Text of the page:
Cheap & Cheerful

Last time I shared my dining room table score for $8 and the subsequent fling with black spray paint it prompted. What I didn’t share were the other things I picked up on my adventures that day. The Salvation Army … Continue reading

Black Spray Paint is my New BFF

 …but I’m a terrible blogger for not documenting my love affair with black spray paint this past weekend enough to do a DIY post. Oops. Bad blogger! I’ll do what I can.

I told you last about the furniture that I rented from Easy Home to stage the house. While they were able to provide me with most of what I needed, there were still some things lacking, i.e. a dining set. Since we don’t have a separate dining room in this house, I though it was super important to show that it is an eat-in kitchen, and to have a table that could seat at least 4. Easy Home only had one set that was wayyy to huge and bulky, and we have a set in storage that belonged to Jon’s mum, and while it is a very nice mahogany set, it is very large as well, and the style is more Victorian and fancy. Since we’ve gone more modern and clean in this house, it just wasn’t a good fit… in fact, it probably wouldn’t have fit at all.

So my mission was to find a small- scale dining set. I knew there was a perfect set at Ikea that I’d been eyeing for a while, but it was $149, and the 2nd part of this mission was cheap. So that meant to the trio I would go a-hunting. I measure the space in the kitchen I figured would be the most a dining set should take up, and off I went.

First stop was the Salvation Army. They had a small little wooden table, square and just very basic, with two upholstered chairs, similar to this, but blue: 

However, they wanted $49 for the table, and $49 for the two chairs for $100 total for the set. For that price, considering the table was a little roughed up and I would probably need to paint it, and that the upholstery on the chairs was kind of a dusty blue velour and they weren’t quite the style i was looking for, I felt it was too expensive and passed- after all, it was my first stop.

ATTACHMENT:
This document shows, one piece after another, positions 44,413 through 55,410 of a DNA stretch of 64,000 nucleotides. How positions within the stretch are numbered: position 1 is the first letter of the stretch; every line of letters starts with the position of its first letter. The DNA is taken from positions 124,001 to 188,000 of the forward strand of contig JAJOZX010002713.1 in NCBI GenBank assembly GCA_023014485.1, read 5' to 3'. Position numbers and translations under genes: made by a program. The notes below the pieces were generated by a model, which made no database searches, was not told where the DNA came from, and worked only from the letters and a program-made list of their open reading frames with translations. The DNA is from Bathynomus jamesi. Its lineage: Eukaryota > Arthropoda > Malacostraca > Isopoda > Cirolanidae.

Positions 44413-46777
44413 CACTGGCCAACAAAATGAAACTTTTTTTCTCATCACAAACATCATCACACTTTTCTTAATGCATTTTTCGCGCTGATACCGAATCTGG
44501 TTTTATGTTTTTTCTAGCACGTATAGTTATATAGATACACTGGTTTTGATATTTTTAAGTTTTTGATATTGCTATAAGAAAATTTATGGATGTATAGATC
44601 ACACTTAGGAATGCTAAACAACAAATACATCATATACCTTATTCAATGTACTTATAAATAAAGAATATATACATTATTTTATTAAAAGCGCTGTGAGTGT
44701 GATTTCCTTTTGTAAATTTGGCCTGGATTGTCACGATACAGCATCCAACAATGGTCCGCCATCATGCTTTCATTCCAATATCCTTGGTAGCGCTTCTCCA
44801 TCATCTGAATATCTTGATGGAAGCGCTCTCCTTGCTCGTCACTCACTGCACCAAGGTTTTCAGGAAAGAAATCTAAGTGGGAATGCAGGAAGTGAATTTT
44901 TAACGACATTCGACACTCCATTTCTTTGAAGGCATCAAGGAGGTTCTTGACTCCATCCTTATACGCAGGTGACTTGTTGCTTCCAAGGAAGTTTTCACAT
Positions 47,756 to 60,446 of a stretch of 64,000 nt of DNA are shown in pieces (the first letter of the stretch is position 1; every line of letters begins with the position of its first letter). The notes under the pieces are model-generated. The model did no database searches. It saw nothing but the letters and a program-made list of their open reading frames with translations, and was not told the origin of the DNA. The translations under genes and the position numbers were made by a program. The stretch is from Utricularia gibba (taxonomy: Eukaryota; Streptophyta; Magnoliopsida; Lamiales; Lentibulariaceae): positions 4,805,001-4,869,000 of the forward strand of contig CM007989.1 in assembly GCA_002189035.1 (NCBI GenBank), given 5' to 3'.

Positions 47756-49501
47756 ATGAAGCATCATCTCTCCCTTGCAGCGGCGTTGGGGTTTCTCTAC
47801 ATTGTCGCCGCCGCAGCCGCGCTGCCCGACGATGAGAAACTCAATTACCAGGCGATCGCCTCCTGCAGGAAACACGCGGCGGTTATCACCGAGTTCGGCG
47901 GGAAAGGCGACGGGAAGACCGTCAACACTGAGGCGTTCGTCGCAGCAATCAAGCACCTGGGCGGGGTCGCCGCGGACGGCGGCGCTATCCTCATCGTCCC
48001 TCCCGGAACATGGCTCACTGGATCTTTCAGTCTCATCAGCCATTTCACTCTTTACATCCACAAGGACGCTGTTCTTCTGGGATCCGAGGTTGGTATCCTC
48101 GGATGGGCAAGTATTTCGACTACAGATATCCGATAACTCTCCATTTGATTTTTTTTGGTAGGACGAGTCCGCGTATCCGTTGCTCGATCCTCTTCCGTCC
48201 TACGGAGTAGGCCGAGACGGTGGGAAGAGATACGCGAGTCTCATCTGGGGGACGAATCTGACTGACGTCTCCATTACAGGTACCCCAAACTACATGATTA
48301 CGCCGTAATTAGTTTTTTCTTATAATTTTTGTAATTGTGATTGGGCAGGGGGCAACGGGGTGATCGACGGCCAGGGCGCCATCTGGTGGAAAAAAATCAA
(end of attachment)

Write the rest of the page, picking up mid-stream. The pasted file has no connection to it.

Next stop was Goodwill. I went straight to the back where the furniture was, and this was the scene I encountered:

IMG-20130411-00383At first the round table caught my eye, but I quickly realized the rectangular one fit the bill almost perfectly. It had black metal legs with a wooden top. It can with 3 black metal chairs with geometric fabric seats, with bits of white, mint, yellow, brown and blush. The table had the right depth, and although the length was longer than I had originally been envisioning, I actually had the space to accommodate the length.

And it was $8. SOLD!

I marched right up to the cash, before looking around at anything else, and paid for the table so no one else could get their grubby hands on it.The girl at the cash gave me a big “Sold” sticker to put on it.  I’ve learned the hard way that in these types of places, if you can’t stick it in your cart, pay for it right away so you don’t lose out. I continued to wander a bit and found a few things I’ll share in another post, but picked up a metal wall coat rack that was perfect for going by the front door. I’m terrible and didn’t take any ‘before’ pics so I apologize.

So I  wrestled my treasure into the car and stopped at Home Depot to grab a can of spray paint. I used the Rustoleum Painters Touch in Flat Black. Spray painting really is the easiest thing; all I did was  put down a drop cloth, give the table a once over with some medium sandpaper to even out any nicks and scratches, and had at ‘er with the spray paint: